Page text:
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Posted on Mon. Feb. 25, 2013 - 12:01 am EDT


Notre Dame's Eifert raises stock at combine

The Fort Wayne native delivers the goods on and off the field

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INDIANAPOLIS – Deciphering Tyler Eifert's NFL prospects requires no reading between the lines.

Eifert was the “other” Notre Dame star in Indianapolis this weekend, the one not named Manti Te'o, the one who didn't have to answer anything other than football questions. Those questions were simple ones: Are you fast enough? Strong enough? Quick enough?

Short answer: Yes. Long answer: Yes!!

A lot of players helped their stock with the NFL over the weekend, including Te'o, who did a solid job in handling the scrutiny over the tiresome girlfriend hoax controversy. Barring unforeseen developments, Te'o might finally be moving on.

But no player – forget being specific to Notre Dame – helped his stock more than Eifert. He was already ranked the No.1 tight end by many recruiting analysts and mock drafts. But there was debate over whether Stanford's Zach Ertz or San Diego State's Gavin Escobar might push him for that status.

The fight is for No.2 tight end now.

Simply put, Eifert aced the combine.

The Bishop Dwenger High School alum started his weekend with media interviews, where he was open, confident and much more talkative than has been his laid-back nature. He wasn't Deion Sanders or “Leon Sandcastle.” But he was likable and engaging.

Then came the on-field tests.

Eifert finished in the top two in four of the seven drills. He was first in the three-cone drill, which shows cutting/quickness. He was second in the vertical leap, broad jump and 60-yard shuttle. That's dexterity and agility. He was third in the 20-yard shuttle, third in the bench press and fourth in the 40-yard dash. His 40 time of 4.68 seconds was more than solid enough.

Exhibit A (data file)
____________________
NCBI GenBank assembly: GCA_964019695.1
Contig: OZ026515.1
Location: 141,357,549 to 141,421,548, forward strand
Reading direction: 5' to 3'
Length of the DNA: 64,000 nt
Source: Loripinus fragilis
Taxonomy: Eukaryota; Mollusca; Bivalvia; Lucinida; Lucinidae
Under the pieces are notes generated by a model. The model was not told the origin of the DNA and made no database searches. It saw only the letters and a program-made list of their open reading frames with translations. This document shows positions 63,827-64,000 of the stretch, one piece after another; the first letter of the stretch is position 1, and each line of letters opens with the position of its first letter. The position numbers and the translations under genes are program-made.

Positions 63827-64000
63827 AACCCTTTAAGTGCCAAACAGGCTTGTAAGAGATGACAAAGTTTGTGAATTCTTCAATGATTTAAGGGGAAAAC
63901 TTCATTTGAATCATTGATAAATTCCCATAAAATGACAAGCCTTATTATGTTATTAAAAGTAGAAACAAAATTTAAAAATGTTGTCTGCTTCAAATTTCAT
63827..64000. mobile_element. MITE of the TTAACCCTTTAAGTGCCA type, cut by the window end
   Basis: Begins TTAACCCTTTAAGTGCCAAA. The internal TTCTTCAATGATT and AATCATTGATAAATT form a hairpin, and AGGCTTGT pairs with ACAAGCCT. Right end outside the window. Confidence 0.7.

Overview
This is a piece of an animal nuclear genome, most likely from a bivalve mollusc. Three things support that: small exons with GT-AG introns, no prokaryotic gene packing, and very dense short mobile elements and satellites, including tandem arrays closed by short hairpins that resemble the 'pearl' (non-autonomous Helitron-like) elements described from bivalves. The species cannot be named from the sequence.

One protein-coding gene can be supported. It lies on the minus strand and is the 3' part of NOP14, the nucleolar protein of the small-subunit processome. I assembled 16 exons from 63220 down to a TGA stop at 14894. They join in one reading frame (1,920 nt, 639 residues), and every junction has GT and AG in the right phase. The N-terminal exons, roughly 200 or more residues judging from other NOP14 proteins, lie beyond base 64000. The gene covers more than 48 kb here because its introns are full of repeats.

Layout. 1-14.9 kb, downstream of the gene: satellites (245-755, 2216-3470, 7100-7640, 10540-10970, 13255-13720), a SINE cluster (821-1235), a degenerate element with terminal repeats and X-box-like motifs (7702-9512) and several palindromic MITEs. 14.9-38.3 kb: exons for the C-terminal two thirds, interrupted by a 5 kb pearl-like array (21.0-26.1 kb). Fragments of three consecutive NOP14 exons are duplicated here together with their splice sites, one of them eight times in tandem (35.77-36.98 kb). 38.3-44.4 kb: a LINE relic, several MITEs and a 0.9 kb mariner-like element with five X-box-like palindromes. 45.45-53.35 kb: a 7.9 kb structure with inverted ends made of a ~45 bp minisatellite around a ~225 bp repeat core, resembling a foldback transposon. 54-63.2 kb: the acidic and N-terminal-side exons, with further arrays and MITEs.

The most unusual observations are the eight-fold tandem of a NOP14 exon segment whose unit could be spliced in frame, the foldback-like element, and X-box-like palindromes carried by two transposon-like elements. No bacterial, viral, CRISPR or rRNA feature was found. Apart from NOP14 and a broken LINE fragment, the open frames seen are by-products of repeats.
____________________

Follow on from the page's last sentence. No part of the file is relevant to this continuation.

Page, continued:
It's more subjective to measure Eifert's performance in route-running and pass catching, but he appeared to be smooth and efficient in every area.

NFL Network analyst Mike Mayock said Eifert “separated” himself from the tight end field.

They don't don pads during the combine, so there was no way to measure the other aspect of Eifert's game – his blocking.

He placed an emphasis on the fact he has worked on that part of his game. Eifert measured 6-foot-5, 250 pounds, which is just about the optimum size NFL teams are seeking.

“I've spent lot of time working on blocking – little things, footwork, things like that,” Eifert said. “I'm better, but I'm still not where I want to be. There's a lot of room for improvement, but I've made a conscious effort to get better and I think I am.”

Eifert has been working out at IMG in Bradenton, Fla., the same training ground for Te'o and other big names in the draft. Many are predicting that two or three tight ends could go in the first round of the April 25-27 draft, signifying the importance of the position in today's offenses.

Eifert talked with a number of teams during the combine, including the Eagles, Bengals and Texans. The Eagles have the No.4 spot, which is probably higher than Eifert will go. The Bengals are No.21 and the Texans No. 27, which might be too low for Eifert.

The Dolphins (12), Rams (16) and Bears (20) could be a landing spot.

Eifert's success at the combine revealed a player who has prepared well mentally and physically for this moment. Like his shorter-cropped hair, Eifert's attitude is all business.

He said he talked with former Notre Dame tight ends Kyle Rudolph, John Carlson and Anthony Fasano about the combine and preparation for this next step of his football career.

“They told me to enjoy it,” he said. “It's going to be long and it's going to wear on your body and mind. Just enjoy it while you're here. You're never going to get this back so make the most of it.”

The combine is an audition that intimidates some and inspires others. Those who arrive with the right mindset always do the best.

“At the end of the day you have a decision to make on how much work you put in and how you handle yourself on a day-to-day basis.”

Assuming his private interviews matched his public performances, Eifert made the most of his time at the combine. It should pay off, literally, after draft day.

This column is the commentary of the writer and does not necessarily reflect the views or opinions of The News-Sentinel. Email Reggie Hayes at

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